I then headed over to Thornton, where my spirits were lifted by the sight of at least ten Bramblings still with the finch flock feeding in the wild bird strip and sitting up in the hedge. Some of the males were looking spanking, with rapidly blackening hoods and yellowish bills. They wheezed casually; it was great to think they'd be filling the air of some Scandinavian wood with their cheery sound, within a few weeks.


A flock of about 100 Linnets got up on to the wires and I scoured them for a Twite without success. Suddenly, the finches erupted into panic and a falcon-shaped missile slammed into them. A Merlin! It was unbelievably fast, but the finches had seen it coming with just enough time to get out of the way. The Merlin sprinted across the fields and way over the hedge. Awesome! The whole episode lasted only a few seconds. The Corn Buntings returned to jangling their keys from any given perch, as if nothing had happened.

Next up, I had a hunch that the Bearded Tits might be hanging out in the small reedbed between East Cottingwith and Storwood. They weren't and so I added my second York dip to my day's total. The sun had come out and I enjoyed the wander nevertheless, with a solitary adult Whooper Swan on the canal near Storwood a bit of a surprise and what may have been about 30 Crossbills in Sutton Plantation. They were in the tops of the pines, but were just too distant to be sure.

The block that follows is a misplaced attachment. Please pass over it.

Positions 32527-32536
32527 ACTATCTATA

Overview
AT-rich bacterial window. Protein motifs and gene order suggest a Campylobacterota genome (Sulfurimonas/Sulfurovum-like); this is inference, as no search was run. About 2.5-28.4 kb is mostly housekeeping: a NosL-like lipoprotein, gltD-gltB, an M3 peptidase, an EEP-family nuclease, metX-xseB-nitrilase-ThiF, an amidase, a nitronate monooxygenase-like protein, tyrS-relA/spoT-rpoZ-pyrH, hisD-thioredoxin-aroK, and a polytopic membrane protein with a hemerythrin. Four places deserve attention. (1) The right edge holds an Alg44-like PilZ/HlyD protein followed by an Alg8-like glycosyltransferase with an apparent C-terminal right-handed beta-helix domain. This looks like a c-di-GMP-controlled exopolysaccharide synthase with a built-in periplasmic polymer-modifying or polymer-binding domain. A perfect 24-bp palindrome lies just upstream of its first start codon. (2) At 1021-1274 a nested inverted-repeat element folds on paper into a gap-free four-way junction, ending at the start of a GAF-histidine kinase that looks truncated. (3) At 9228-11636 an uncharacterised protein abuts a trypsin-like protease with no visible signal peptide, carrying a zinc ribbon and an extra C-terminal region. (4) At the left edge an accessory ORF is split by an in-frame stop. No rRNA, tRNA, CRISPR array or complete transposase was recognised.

So, the chance to add two sought-after species to my York list had evaporated. But nevermind, there will be another chance, another day. The wedding was fantastic and it was great to get out this morning for a wander round some different parts of the LDV, clearing my head of last night's excesses!


Sunday's Crane reappeared in the main meadow at Wheldrake Ings today, giving me increased enthusiasm to head down after work to see what else the north wind had blown in. Sure enough, the majestic beast was stalking around on the edge of the flood, among the grazing Wigeon and Teal. So massive, it could be seen with the naked eye from the bridge even though it was a long way off!


It was great to see the Crane unobscured by the willows and at much closer range. My sister twitched it and we had an enjoyable evening sitting in Tower Hide. There is still a big flock of Blackwits here plus 17 Ruff, a few Dunlins and Golden Plovers. My first Swallow of the year cruised north along the canal into a bitter wind; tough little bird. A Garganey was tucked up asleep on the far edge with a few other ducks. Not a bad way to start Friday evening!

Long-range Garganey